Light Day – 75 pounds (a 25% reduction in exercise weight) X 3 Sets of 12 Reps = 36 Total Squat Reps Performed
75 Pounds X 36 Reps = 2,700 pounds lifted
So essentially you have performed more work on your light workout day than you did on your heavy workout day even though you reduced the workout weight by 25%. So was your light workout day really a “light day”? The individual training may then become confused as to why they are becoming tired as their training program progresses, even though they are performing light training days. The answer is that their light training days are not light days at all due to excessive exercise volume performance.
This is a programming mistake that occurs way too often so be aware as to not to make your light day workout in reality, another heavy workout day. Just because you reduce the exercise weight intensity doesn’t mean it will become a light day workout day as demonstrated above. There is nothing wrong with maintaining a lower exercise performance volume (reps) along with your lower exercise intensity on your light workout days.
Just my opinion. Good luck.
Rob, some good points here, although a “light day” should not be synonymous with “low CNS day”. You point out in your example why this is the case.
Low CNS days are not the same as high CNS workouts at lower intensities or lighter weights though. Low CNS days should be comprised of submaximal exercises to enhance general strength qualities and to either improve or maintain work capacity.
Depending on the level of the individual, the weight room may not even be necessary on a low CNS day. Performing a longer dynamic warmup and hurdle mobility and some body weight exercises may be sufficient for the day (again, dependent on the athlete). Body weight lunges, squats, core work or even a non-competitive metabolic conditioning circuit are also all good options.
I think the programming mistake that you’re referring to occurs when people don’t understand how to implement the method being described.
I understand your point and it is well taken. I was referring to Lauren’s statement regarding her “changing things up and doing a full body workout every other day”. Based on the context of her statement I assumed this full body workout to occur in the weightroom as it was replacing her upper/lower split routine. I was just cautioning Lauren that submaximal exercise performed at excessive volumes result in excessive fatigue to the body and stress to the CNS as well.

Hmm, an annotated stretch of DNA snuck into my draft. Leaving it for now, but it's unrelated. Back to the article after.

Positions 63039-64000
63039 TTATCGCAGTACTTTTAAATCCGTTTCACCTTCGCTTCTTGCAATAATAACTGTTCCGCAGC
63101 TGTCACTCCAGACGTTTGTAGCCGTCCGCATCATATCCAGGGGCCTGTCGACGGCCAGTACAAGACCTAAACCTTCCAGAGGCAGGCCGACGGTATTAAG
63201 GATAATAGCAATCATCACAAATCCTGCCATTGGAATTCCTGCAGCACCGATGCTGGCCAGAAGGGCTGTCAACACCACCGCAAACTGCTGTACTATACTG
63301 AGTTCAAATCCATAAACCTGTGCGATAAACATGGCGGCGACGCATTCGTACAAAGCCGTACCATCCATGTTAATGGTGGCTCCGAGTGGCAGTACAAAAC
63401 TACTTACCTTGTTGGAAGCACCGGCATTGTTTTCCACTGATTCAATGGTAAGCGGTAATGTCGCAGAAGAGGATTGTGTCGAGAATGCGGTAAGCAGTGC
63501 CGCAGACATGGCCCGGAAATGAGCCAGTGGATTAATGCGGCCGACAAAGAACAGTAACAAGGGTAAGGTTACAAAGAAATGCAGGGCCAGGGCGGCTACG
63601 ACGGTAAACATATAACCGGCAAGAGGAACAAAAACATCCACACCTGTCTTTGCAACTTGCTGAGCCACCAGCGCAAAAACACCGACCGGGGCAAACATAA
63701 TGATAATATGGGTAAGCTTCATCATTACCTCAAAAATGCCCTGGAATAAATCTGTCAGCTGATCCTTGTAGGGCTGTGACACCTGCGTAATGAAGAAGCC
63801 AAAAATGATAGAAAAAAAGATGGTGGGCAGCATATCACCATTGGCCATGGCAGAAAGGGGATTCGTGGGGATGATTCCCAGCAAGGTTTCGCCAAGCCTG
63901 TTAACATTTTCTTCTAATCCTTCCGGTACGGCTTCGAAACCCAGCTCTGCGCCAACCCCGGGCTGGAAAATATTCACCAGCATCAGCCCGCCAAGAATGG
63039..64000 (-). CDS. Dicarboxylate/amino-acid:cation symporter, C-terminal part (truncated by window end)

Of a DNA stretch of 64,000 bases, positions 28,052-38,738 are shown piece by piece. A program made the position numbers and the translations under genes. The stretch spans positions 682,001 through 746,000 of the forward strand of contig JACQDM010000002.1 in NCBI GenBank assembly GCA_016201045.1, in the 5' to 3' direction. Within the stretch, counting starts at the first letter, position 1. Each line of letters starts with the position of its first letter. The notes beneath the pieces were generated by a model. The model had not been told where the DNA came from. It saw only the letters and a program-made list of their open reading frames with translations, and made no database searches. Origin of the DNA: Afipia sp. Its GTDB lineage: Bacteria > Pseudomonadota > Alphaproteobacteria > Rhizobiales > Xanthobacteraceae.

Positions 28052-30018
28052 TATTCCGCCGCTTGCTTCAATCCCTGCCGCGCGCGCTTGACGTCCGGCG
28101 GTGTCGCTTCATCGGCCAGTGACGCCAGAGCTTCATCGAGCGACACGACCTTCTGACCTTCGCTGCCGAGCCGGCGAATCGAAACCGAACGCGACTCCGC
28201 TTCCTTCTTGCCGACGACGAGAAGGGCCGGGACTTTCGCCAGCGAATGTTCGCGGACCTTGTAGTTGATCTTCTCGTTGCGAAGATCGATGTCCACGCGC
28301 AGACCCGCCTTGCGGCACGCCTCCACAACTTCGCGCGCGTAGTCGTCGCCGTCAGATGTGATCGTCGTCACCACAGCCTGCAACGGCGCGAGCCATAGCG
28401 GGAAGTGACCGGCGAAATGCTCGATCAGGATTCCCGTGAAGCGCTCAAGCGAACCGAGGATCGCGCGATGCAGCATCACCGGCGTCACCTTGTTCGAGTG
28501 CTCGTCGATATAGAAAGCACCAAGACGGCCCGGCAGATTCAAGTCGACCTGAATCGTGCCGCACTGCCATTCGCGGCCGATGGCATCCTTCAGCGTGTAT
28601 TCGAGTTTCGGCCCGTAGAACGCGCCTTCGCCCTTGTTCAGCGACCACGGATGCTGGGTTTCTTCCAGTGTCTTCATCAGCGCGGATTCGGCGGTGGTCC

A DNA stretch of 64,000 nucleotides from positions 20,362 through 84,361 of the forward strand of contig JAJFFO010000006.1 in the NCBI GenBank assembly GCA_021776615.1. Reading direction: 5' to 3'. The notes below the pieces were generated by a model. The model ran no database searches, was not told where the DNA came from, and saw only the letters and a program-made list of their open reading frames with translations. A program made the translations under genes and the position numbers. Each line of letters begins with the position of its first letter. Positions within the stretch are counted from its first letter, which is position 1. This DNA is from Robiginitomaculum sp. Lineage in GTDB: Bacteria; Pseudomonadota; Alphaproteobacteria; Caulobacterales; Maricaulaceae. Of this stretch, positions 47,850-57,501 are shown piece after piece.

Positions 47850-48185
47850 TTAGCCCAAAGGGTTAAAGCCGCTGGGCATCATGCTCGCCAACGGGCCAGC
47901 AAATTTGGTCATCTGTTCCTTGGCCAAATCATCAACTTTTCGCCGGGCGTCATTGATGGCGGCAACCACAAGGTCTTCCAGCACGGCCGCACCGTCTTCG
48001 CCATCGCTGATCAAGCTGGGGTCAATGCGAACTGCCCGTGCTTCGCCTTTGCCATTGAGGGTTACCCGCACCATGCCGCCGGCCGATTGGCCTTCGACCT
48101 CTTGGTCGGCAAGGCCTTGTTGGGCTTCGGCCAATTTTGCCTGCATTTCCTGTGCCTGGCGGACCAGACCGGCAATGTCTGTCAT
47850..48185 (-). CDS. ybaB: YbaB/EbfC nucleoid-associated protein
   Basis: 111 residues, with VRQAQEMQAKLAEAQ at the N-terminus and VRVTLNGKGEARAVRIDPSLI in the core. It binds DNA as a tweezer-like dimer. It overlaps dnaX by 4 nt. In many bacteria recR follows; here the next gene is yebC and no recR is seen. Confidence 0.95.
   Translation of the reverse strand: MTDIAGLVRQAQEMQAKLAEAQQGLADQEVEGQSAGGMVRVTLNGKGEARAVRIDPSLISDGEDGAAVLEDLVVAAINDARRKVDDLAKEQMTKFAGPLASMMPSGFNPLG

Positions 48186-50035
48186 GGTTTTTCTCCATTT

Thanks for taking the time to write your detailed reply! However I perhaps wasn’t clear in what I meant by “changing things up”. I meant doing a full body weights routine Mon, Wed, Fri, and then perhaps on 2 or 3 of the other days performing low intensity/low CNS work. I didn’t mean do low intensity weight training 🙂
I wish there was a chart with High stress exercises and less stressful variations and/or how to modify them to make than easier…such as full squats vs half squats, deadlifts from floor vs deficit deadlifts, deadlifts with straps vs without, good mornings vs RDLS…
Here’s my strength power phrase routine:
Leg leg curl 3×4-6
Pull up 5×4-6
45 back extension 3×8-12
Power clean 4×4-6
Bench press 4×4-6
Incline bench 5×4-6
Push jerk or press 5×4-6
DB upright row 4×4-6
Triceps 3x 4-6
What do yaw think of his in terms of volume? I find I get the best strength gains from this but it does affect my sprinting speed as the week gors on although when I start a new week, I seem as fresh as new. I run this for 6-8 weeks then I take a week off before begi ing a new phase.
Marcus, overall a good selection of exercises. A couple things that I feel are needed to make any suggestions to change what you have outlined:
Are these 4 consecutive days or broken up during the week? That could make a difference here in your selection.
What type of sprinting volume are you performing and how many days a week do you sprint.
What type of intensities are you performing you big movements at?
Any insight here will be helpful.
Where I personally would make some adjustments